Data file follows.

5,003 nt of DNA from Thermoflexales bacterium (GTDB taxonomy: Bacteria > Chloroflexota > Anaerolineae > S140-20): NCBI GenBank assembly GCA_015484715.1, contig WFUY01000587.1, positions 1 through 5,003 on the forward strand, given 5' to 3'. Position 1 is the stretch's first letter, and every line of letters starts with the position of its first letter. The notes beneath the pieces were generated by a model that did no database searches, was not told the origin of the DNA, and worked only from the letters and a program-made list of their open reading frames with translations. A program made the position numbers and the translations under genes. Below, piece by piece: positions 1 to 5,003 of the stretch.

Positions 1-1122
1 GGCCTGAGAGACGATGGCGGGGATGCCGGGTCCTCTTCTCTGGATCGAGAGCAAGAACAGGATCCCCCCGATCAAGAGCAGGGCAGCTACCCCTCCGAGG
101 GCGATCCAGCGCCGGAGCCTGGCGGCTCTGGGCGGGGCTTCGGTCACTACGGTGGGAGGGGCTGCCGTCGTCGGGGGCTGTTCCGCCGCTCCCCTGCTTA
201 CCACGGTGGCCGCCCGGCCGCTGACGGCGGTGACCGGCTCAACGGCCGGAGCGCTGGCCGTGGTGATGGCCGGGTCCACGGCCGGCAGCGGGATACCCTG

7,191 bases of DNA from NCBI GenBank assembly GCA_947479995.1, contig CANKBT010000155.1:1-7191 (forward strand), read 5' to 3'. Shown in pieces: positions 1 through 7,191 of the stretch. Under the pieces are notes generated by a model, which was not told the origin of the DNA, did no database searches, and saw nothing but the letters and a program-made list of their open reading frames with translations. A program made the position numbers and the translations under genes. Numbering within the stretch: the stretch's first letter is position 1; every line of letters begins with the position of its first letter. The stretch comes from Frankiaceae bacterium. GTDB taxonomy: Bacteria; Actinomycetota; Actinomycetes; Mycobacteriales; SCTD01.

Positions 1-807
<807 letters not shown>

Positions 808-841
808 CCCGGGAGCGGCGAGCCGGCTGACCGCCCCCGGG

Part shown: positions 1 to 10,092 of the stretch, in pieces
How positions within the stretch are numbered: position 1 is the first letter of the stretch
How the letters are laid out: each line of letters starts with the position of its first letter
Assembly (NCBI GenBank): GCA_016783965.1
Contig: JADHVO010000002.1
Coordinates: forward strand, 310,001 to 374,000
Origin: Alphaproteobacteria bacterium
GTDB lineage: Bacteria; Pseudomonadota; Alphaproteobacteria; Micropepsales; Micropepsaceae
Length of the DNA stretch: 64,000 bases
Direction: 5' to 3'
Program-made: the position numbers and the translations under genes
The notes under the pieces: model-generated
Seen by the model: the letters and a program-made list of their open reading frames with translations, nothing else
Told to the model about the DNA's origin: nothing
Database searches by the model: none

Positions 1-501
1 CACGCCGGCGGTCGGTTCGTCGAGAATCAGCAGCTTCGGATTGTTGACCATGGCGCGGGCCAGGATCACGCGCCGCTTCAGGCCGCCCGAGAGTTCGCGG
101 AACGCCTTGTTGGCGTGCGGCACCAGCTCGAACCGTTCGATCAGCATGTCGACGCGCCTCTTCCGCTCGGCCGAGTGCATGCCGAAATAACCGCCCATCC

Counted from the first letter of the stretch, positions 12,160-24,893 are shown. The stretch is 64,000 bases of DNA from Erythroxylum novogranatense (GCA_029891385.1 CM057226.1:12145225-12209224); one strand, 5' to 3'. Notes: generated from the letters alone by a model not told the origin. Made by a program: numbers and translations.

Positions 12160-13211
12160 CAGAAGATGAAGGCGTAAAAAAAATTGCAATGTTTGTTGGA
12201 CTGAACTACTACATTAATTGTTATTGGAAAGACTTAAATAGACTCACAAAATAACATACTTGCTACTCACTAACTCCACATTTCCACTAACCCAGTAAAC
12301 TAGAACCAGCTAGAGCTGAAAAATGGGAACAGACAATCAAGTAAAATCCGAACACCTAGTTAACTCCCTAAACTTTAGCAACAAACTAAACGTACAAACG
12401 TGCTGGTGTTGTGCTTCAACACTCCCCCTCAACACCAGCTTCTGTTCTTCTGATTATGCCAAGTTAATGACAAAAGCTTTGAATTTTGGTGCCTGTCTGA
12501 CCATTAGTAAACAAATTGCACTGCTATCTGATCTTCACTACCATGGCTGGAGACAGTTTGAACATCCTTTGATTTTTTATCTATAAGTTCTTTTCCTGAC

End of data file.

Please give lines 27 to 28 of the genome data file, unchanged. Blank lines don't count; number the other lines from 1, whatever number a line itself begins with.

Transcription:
1 CACGCCGGCGGTCGGTTCGTCGAGAATCAGCAGCTTCGGATTGTTGACCATGGCGCGGGCCAGGATCACGCGCCGCTTCAGGCCGCCCGAGAGTTCGCGG
101 AACGCCTTGTTGGCGTGCGGCACCAGCTCGAACCGTTCGATCAGCATGTCGACGCGCCTCTTCCGCTCGGCCGAGTGCATGCCGAAATAACCGCCCATCC